Launching a Blog on Social Change from CALPA

Vintage nautical compass. Old world map on vector paper texture with grunge border frame. Wind rose. With CALPA logo.

By George Loyer, President, CALPA

I’m pleased to write the first in a series of blogs for CALPA and its newly formed Social Change Committee. This blog aims to bring more light to the discussion of how parks and park partners need to improve access – in the broadest sense – to its parks: to create access equity, to add truth and depth to our park’s historic narratives by including neglected or hidden stories, and to welcome communities who may not have felt welcome in the past. Our goal, which we hope you will help us to achieve, is to create a space where wide-reaching social justice topics can be discussed to provide learning opportunities for us all. We must acknowledge that our understanding of economics, climate change, ability and disability, race and representation, and new and neglected narratives are incomplete, and opening ourselves to discussing these topics can change the way we contribute to and enjoy our parks.

By engaging with these topics in the context of learning, and allowing ourselves to feel uncomfortable while we raise our awareness of the changes that may be needed, we are creating a better and stronger park system, growing the base of support from our communities and the parks we love so much. We especially welcome a diversity of viewpoints and information sources so that our learning is not limited to a single framework — we need to acknowledge how parks fit into a larger cultural, economic and even legislative context.

The CALPA Social Change Committee (SCC) has broad support from CALPA board members as long time board member, Tom Stratton, has organized it from the start to be inclusive and broad in its goals. Tom is currently unaffiliated with a particular park as an individual CALPA member, but he has a long association with Colonel Allensworth State Historic Park and maintains an interest in historical narratives that may have been neglected in our parks, whether they are designated as historic or not. Members of the committee include Sarah Sweedler, CEO of Fort Ross Conservancy; Rick Vogel, individual member of CALPA and part of the Torrey Pines Docent Society; Elizabeth Cameron, Executive Director of the Mendocino Area Parks Association; Michele Luna, Executive Director of Stewards of the Coast and Redwoods; Sarah Doyle, County of Riverside and long-time park advocate; Rod Smith, former President of Calaveras Big Trees Association; and Carolyn Christian, long time CALPA board member and board member of the Pio Pico Foundation.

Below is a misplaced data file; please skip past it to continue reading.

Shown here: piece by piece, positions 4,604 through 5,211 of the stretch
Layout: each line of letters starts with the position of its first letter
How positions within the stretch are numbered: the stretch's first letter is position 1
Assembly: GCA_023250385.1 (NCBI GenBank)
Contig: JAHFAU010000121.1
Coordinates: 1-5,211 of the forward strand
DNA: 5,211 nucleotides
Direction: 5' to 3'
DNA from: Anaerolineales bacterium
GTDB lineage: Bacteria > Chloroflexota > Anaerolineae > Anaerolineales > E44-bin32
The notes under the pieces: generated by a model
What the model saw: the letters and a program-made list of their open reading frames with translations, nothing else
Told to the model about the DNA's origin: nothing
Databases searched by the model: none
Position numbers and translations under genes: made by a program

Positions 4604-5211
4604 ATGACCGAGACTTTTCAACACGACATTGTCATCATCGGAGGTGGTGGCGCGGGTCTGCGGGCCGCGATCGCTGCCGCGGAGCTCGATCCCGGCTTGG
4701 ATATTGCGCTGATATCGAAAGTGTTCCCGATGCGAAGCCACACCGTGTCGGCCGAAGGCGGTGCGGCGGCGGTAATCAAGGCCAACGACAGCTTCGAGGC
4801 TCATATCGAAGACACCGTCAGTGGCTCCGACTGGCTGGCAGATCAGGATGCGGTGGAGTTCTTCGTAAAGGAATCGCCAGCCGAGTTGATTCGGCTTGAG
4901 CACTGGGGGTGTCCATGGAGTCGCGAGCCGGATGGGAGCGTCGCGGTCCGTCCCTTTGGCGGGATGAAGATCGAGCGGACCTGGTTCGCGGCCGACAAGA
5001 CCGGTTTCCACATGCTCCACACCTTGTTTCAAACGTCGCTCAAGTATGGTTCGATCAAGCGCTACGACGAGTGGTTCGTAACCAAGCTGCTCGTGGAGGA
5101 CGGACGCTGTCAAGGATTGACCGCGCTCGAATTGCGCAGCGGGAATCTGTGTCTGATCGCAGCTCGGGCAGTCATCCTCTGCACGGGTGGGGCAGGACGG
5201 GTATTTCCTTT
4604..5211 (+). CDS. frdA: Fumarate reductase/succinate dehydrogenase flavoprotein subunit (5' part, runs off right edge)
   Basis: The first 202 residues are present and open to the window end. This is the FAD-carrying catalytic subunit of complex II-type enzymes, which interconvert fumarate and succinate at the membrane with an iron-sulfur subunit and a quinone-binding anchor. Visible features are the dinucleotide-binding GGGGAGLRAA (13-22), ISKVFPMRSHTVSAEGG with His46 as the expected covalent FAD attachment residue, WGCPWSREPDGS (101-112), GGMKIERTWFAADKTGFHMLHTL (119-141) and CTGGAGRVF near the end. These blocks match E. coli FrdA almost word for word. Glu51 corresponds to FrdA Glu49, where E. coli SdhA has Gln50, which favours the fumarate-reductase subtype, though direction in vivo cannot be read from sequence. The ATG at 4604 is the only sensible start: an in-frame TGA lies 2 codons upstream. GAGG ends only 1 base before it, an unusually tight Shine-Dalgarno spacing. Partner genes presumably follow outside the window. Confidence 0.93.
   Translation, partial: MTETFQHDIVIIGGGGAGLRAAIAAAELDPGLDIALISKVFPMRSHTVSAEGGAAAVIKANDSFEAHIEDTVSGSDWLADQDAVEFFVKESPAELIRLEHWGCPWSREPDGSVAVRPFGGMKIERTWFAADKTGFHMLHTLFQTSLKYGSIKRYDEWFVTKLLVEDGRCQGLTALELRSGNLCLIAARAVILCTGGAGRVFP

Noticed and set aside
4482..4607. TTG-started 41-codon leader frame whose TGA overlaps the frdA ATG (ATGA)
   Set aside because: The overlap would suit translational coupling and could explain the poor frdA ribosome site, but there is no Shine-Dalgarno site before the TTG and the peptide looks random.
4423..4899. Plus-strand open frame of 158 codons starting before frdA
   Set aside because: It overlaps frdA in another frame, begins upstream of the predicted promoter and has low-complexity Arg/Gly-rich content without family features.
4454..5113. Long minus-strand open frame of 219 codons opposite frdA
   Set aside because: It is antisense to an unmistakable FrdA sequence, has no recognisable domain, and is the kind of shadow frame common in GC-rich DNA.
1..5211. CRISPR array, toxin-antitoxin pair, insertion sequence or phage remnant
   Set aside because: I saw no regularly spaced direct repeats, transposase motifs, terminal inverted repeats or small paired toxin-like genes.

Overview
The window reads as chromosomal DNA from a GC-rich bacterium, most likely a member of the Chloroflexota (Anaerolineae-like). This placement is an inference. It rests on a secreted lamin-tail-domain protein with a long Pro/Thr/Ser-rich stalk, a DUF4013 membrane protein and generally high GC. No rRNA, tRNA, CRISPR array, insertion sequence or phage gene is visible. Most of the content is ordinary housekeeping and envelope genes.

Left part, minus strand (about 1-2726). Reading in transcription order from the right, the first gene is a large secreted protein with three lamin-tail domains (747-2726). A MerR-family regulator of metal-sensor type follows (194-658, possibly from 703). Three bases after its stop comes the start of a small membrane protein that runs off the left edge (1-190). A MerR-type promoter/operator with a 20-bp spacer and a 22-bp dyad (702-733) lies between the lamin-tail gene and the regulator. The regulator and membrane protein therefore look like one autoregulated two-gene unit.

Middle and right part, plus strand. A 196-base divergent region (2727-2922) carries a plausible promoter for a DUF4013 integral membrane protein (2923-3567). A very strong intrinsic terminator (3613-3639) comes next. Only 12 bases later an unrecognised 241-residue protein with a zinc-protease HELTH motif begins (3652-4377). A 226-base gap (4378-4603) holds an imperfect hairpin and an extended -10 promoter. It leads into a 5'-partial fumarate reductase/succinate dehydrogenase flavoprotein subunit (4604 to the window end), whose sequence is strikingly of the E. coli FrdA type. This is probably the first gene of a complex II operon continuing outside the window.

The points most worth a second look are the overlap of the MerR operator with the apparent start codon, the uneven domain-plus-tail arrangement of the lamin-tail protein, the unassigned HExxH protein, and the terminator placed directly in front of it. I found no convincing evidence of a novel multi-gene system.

In future blogs we will tackle topics ranging from efforts to revisit lost indigenous narratives in the parks, to highlight new sources for interpretation, to make existing parks and trails accessible to the widest audience, and to support the efforts of park stakeholders throughout the parks community in bringing the beauty and health-giving benefits of parks to all of our citizens. We seek to cover diverse topics and provide a platform for a wide audience. We invite writers from outside CALPA to contribute their voice to this blog by pitching topics to (strattonten@gmail.com).

We at CALPA believe strongly that it is important for those of us who support our park systems both financially and with our volunteer hours to make sure that the fruits of these efforts are enjoyed by all. We know that our parks have stories far beyond what we are sharing now, and these stories will connect us to a wider community. Welcome to the conversation.

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